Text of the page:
Tom Bean senior honors memory of former Tomcat
TOM BEAN, Texas (KXII) - On December 22, 1991, Jason Popejoy passed away at just 16 years old.
”Sudden heart arrhythmia,” said Peggy Evans, Jason’s mother. “That’s the only thing they could find wrong with him. You know he just came in and I found him the next morning.”
Jason was a multi-sport athlete at Tom Bean High School.
”For many, many years we never touched the school ground at all because of what we had gone through,” said John Evans, Jason’s father.
In 2019, almost 30-years after Jason’s passing, Gage Moore, a freshman at Tom Bean, went to Peggy and John asking permission to wear number nine, the same number worn by Jason for baseball.
”They have a bunch of pictures on the wall of people who passed in high school that played sports,” said Gage Moore. “I saw the name Jason on one of them. I asked my dad about wearing number nine.”
”I said I’ll let you wear it, but we’re going to ask John and Peggy and if they give you permission, you can don the number nine,” said Gage’s dad Michael Moore.
Jason’s parents were moved by Gage’s request.
”It’d been 30 years, you know, and for this to come up, it was very touching,” said John.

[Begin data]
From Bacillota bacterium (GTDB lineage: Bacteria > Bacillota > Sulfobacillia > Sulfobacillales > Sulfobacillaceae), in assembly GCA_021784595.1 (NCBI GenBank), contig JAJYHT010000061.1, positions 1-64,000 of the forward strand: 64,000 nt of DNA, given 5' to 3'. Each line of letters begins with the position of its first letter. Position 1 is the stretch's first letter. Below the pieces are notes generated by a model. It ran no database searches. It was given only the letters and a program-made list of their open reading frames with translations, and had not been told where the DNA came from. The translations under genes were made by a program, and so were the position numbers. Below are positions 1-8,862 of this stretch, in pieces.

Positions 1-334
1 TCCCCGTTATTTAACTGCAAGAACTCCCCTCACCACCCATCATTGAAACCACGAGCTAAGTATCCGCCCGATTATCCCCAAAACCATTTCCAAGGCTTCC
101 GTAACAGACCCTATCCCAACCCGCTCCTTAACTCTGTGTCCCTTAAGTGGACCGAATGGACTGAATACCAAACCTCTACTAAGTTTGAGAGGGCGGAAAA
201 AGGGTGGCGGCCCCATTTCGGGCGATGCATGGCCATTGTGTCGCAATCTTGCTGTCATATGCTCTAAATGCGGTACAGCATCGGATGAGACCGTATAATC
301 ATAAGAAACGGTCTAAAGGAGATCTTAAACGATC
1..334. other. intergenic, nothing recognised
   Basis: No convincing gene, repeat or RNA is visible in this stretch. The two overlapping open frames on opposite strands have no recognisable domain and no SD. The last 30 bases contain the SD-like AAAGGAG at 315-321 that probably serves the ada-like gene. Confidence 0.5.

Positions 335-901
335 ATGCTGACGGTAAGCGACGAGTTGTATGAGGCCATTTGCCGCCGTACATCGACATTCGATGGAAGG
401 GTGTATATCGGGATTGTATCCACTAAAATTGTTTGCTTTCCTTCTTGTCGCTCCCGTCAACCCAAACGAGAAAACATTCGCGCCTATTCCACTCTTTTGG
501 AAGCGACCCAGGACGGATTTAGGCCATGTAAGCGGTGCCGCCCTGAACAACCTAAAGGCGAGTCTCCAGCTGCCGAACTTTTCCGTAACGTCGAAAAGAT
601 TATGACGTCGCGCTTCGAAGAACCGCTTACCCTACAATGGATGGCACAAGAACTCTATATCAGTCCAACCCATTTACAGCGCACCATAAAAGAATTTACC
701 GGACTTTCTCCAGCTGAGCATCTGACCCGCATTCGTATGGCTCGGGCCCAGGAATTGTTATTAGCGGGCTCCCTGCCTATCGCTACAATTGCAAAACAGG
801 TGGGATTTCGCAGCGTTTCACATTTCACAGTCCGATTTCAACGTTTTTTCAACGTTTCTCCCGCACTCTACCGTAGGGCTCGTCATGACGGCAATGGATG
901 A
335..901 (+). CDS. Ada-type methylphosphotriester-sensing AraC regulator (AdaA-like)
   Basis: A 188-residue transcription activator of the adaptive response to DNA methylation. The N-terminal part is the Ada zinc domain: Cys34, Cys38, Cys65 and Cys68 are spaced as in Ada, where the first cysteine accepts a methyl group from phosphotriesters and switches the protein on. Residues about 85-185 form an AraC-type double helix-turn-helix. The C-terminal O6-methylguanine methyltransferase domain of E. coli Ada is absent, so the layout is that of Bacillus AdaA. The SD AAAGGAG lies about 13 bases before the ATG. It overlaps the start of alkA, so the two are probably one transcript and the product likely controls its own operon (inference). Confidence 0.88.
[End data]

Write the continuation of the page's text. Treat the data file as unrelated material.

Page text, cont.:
Gage grew up hearing stories about Jason from his dad, who was one of Jason’s childhood friends.
”Man we were friends since we were 7, 8, 9 years old,” said Michael. “We played football together. We played basketball, we played baseball together.”
”He would always tell me about how he was a pitcher and always loved baseball, and how a lot of my personality is kind of like his,” Gage said.
”Ever since then, he’s been number nine for four years and they’ve been some of his biggest fans,” said Michael.
Peggy and John began attending baseball games for the first time since their son’s death.
”The first game they went to it was pouring rain and they just decided to show up and watch the whole game,” recalled Gage. “It really meant a lot to me since they stayed there for the whole time.”
Gage went on to ask Peggy and John to join him on his senior night, giving them a night they never had the chance to experience.
”We didn’t know him before this and we got to know him over the least four years and, incredible kid,” said Peggy. “Reminds us so much of our son, personality-wise.”
”It makes me feel proud to wear his number,” said Gage. “It gives me a lot of drive. It feels like I got to give it my all no matter what.”
Gage will be the last Tomcat to wear number nine. That number, Jason’s number, will be retired.
”Our son would’ve been thrilled,” Peggy said.
”He was Tomcats all the way,” said John. ”Just like Gage.”
”Just for them to know that not only is the memory of their son living on his friends but but also their children,” said Michael. “I couldn’t be more proud and I know Jason’s looking down smiling at us.”
Since Jason’s death, Peggy and John have been pushing for high school athletes to have electrocardiograms (EKG) done because that was the only way Jason’s condition would’ve been detected. An EKG looks for abnormalities in the heart’s electrical impulses.
“We’re hoping that all the coaches, schools in the area, in the state and the country would push to have EKG’s done on these kids,” Peggy said.
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